direct contribution is not always made explicit:

“The formula is true... Because of the influence of q,

of the formula,

” (G4)

so, because

Other comments mention that the contributions of the charges of the

conductor and of the external charge q are superposed; the relationships

provided are often erroneous (whether or not influence is considered):

“q creates another field E’. In situation A,

environment. In situation B,

” (G3)

is created by the

Superposition of electric fields and causality


In these answers, it seems that the first term is the supposed contribution

of the conductor and the second term that of the external charge. The correct


has, therefore, been reinterpreted, and the field(on the left

hand side) has been attributed to the charges of the conductor (on the right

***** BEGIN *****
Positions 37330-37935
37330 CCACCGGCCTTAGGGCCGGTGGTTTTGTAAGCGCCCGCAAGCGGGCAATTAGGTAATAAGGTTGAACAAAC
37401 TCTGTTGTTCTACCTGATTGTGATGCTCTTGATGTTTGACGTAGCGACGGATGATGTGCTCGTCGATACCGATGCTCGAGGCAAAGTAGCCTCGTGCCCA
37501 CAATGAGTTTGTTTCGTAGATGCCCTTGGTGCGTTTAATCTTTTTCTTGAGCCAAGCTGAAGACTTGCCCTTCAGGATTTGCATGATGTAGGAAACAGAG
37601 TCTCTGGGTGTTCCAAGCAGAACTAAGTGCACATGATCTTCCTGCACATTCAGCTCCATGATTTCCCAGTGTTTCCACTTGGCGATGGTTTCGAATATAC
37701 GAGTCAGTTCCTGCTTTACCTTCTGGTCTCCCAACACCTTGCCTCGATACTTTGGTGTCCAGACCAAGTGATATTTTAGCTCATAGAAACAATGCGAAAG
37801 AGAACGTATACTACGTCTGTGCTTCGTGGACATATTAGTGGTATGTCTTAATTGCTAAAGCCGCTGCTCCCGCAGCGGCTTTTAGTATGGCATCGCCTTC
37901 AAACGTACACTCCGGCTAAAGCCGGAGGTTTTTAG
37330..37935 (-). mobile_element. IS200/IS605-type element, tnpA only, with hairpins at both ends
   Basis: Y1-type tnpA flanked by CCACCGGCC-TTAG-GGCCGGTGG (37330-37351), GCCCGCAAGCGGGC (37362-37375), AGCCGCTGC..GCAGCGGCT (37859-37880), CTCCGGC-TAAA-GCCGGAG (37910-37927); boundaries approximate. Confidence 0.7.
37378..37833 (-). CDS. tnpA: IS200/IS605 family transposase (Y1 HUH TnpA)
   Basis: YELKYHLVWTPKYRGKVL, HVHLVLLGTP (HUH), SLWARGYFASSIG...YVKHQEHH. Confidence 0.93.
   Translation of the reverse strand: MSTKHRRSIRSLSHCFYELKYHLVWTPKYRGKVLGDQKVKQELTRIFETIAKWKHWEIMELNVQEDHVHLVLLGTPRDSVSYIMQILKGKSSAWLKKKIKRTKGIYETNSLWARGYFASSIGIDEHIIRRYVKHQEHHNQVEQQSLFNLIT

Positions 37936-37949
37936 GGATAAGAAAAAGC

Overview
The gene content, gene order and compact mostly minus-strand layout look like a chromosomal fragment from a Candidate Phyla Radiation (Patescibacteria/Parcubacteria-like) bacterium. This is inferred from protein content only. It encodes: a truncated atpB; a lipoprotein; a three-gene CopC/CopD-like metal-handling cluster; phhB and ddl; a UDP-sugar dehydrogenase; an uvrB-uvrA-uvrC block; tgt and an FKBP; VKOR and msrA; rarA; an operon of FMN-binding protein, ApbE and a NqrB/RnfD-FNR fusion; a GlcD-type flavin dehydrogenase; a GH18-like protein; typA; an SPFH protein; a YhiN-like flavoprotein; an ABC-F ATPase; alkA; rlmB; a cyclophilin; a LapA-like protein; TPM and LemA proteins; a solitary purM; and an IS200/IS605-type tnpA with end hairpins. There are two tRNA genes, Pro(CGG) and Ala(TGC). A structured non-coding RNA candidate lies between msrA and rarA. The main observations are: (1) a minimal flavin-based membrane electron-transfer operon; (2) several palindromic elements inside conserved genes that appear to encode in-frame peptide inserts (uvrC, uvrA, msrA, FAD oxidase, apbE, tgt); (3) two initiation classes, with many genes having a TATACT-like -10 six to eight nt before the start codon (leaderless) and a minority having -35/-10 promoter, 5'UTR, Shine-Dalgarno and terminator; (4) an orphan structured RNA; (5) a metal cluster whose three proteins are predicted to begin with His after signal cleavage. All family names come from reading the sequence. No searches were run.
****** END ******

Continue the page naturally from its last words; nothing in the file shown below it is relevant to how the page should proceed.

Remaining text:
hand side). Here, the difficulty is not that the principle of superposition is

neglected, but that the students do not know that it is already incorporated

into the formula, so that this becomes misleading if interpreted in terms of

cause and effect. The results of a test question shown in box 3 confirm the

extent of this difficulty.



Chapter 12



We can see that the two types of obstacle identified in the preliminary

inquiry do in fact hinder understanding. Both can be traced back to an

improper, causal analysis.

For many students, cause and effect are associated in an overly restricting

relationship. This leads them to deny that there is a component of the

electrical field in insulators, when there is no obvious effect. More generally,

we might wonder whether, for these students, the electric field in

electrostatics has anything to do with the electric field in electrodynamics

(see also Benseghir and Closset, 1993, and chapter 11).

As regards the restricted interpretation of the expression for a quantity in

terms of cause and effect, the use of Gauss’s theorem for the field near a

conductor can shed light on this tendency, provided, as always, that the right